The OSSBA conducted the survey during the first two weeks of August. Districts representing about 83 percent of the state’s public school enrollment participated.

Other survey results show:

Customers enter a Dillard’s department store inside Sooner Mall in Norman.
Brent Fuchs / The Journal Record

Oklahoma's highest court is preparing to decide one of the biggest workers’ compensation cases in years.

The state Supreme Court could invalidate or uphold part of an Oklahoma law that lets dozens of companies write their own workers' comp policies. The legal dispute started when clothing retailer Dillard’s denied an employee’s comp claim, The Journal Record’s Dale Denwalt reports:

Scott Pruitt, Oklahoma attorney general, gestures as he speaks at a news conference in Oklahoma City, Monday, April 8, 2013.
Sue Ogrocki / AP

One of the most contentious issues facing this new school year is which bathrooms and locker rooms transgender students will be allowed to use.

The Obama administration has issued what it calls guidance that students be allowed to use facilities consistent with their gender identity. The administration warned that schools refusing to do that could risk their federal school funding.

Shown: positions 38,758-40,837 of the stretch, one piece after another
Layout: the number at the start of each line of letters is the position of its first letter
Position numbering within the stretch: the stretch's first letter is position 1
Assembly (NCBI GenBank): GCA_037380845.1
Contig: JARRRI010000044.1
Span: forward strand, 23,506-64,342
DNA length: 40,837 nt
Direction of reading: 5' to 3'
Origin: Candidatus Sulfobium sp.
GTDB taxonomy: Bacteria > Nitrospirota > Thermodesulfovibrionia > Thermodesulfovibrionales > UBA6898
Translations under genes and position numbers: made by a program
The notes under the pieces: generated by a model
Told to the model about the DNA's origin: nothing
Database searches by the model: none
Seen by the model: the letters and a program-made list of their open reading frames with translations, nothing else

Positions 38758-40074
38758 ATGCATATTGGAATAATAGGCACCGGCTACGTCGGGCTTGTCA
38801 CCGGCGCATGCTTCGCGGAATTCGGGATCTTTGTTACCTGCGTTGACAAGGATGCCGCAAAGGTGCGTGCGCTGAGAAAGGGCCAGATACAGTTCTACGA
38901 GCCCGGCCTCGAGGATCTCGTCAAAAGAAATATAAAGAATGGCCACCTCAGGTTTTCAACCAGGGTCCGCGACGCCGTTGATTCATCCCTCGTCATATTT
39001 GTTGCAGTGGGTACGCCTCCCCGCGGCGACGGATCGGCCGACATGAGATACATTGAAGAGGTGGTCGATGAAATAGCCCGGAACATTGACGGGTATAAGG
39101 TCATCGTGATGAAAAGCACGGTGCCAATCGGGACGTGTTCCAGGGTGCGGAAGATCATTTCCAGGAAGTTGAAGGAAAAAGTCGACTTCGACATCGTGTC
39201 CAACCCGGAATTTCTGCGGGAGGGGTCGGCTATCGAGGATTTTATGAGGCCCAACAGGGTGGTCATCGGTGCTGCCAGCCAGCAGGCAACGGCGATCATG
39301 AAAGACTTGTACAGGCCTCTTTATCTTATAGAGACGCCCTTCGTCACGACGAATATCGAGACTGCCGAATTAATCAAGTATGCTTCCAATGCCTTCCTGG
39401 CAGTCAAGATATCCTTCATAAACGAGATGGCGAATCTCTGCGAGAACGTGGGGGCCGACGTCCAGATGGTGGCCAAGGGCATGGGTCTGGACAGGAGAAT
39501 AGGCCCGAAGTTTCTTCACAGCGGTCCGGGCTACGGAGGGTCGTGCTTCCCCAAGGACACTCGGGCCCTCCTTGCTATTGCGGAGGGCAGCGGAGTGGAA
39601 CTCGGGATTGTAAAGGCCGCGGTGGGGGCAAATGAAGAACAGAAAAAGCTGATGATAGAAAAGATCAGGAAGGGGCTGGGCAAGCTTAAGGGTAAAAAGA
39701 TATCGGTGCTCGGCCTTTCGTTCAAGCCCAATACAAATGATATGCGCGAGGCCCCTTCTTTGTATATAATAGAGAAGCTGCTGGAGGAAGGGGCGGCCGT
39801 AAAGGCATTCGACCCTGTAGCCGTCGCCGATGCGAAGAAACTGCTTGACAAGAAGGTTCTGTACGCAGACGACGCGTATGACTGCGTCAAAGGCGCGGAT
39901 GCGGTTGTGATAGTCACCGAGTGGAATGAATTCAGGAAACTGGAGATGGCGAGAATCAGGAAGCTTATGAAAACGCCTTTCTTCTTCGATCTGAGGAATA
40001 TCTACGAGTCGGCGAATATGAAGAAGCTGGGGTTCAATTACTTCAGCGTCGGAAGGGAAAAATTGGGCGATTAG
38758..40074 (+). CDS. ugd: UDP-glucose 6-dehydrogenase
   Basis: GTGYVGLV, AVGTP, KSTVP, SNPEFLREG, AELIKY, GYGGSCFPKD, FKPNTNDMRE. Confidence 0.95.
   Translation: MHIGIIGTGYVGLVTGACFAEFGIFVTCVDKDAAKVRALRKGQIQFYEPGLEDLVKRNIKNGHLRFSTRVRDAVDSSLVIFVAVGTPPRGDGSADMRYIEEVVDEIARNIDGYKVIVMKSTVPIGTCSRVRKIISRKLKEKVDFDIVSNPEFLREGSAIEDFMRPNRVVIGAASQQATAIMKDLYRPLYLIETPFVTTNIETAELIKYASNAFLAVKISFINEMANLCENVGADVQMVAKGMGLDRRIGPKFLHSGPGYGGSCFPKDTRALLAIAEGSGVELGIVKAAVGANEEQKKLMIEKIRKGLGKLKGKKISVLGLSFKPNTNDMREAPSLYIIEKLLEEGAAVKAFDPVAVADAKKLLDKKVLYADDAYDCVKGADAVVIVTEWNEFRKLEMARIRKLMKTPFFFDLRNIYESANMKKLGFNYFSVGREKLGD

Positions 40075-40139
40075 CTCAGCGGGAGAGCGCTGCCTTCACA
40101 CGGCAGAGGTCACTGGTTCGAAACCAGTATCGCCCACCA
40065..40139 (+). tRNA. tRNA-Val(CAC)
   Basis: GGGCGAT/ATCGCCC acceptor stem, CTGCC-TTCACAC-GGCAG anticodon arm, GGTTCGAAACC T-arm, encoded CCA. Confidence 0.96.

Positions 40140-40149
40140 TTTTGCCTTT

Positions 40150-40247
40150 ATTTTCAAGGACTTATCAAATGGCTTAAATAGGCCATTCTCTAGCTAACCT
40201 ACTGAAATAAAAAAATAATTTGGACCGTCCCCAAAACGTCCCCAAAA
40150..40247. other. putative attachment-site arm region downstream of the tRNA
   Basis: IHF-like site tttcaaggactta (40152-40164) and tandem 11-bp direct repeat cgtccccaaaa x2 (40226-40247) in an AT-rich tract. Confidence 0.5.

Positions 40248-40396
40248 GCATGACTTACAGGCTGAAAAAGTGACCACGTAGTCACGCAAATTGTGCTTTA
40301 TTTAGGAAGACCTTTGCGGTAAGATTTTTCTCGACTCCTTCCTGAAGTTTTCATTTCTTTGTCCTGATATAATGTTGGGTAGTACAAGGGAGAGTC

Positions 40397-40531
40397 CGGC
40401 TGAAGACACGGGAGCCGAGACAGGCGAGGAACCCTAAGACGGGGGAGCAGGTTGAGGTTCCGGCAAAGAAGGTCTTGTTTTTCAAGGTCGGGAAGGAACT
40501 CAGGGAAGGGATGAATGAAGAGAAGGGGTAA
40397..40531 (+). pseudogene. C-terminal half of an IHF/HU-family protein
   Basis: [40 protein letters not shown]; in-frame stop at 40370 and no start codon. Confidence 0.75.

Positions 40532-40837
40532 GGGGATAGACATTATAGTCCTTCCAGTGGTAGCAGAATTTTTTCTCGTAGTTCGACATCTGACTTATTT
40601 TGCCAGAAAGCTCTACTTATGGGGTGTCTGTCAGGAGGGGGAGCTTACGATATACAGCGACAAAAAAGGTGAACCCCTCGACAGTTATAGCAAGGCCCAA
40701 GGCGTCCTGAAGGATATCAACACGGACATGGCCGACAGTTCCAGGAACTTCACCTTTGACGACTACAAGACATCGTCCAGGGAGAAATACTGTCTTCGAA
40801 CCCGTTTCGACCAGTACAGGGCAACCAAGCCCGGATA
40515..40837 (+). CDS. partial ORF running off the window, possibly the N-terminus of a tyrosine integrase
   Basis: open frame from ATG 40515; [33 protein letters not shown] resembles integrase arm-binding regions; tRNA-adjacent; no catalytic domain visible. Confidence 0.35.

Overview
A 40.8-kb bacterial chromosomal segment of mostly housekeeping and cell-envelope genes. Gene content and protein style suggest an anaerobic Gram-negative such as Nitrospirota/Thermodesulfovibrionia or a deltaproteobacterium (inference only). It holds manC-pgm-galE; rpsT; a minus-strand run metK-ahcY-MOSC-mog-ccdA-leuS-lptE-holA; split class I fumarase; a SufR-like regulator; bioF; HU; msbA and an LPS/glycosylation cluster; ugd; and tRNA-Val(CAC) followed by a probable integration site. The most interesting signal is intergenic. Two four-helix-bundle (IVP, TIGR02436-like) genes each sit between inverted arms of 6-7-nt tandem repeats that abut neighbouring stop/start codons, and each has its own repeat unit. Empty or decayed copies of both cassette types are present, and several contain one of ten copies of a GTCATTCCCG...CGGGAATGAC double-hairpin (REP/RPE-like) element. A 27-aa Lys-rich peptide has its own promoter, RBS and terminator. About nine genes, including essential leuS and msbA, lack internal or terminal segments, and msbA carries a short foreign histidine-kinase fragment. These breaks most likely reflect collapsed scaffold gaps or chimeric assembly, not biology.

Gov. Mary Fallin speaking during an August 22, 2016 news conference to reveal a new design for the state license plate in Oklahoma City.
Sue Ogrocki / AP

Oklahomans caught a sneak peek of the state’s new license plates Monday afternoon. Gov. Mary Fallin unveiled the new design, which features a large outline of the state’s bird, the scissor-tailed flycatcher. The plate also displays a backdrop of lakes, mesas and mountains along with the address of the state tourism department’s website.

 

Oklahoma Department of Public Safety chief Ricky Adams says the new tags will be easier to read and will help law enforcement crackdown on uninsured drivers.

 

Summerlinn Muhammad, right, elections assistant, checks in Jason Soper, right, for early voting in Oklahoma City, Thursday, Aug. 18, 2016.
Sue Ogrocki / AP

The lineup for November’s general election ballot will be settled after candidates in one congressional and 13 legislative races face off Tuesday.

The run-off elections will feature the top two vote earners from the June primaries in races where no candidate received at least 50 percent of the votes.

Districts in much of the state won’t vote because their legislative and congressional match-ups for the general election have already been set.

University of Oklahoma Vice President of the University Community Jabar Shumate.
Brian Hardzinski / KGOU

 

 

The University of Oklahoma made national headlines in March 2015 when members of a the Sigma Alpha Epsilon fraternity were recorded singing a racist chant on a bus while traveling to an event. Immediately following the spread of the video, the university expelled two students and shut down the SAE fraternity’s chapter on campus.

Oklahoma state capitol
Jacob McCleland / KGOU

Gov. Mary Fallin signed election proclamations Monday for five state questions that will now be on November’s general election ballot.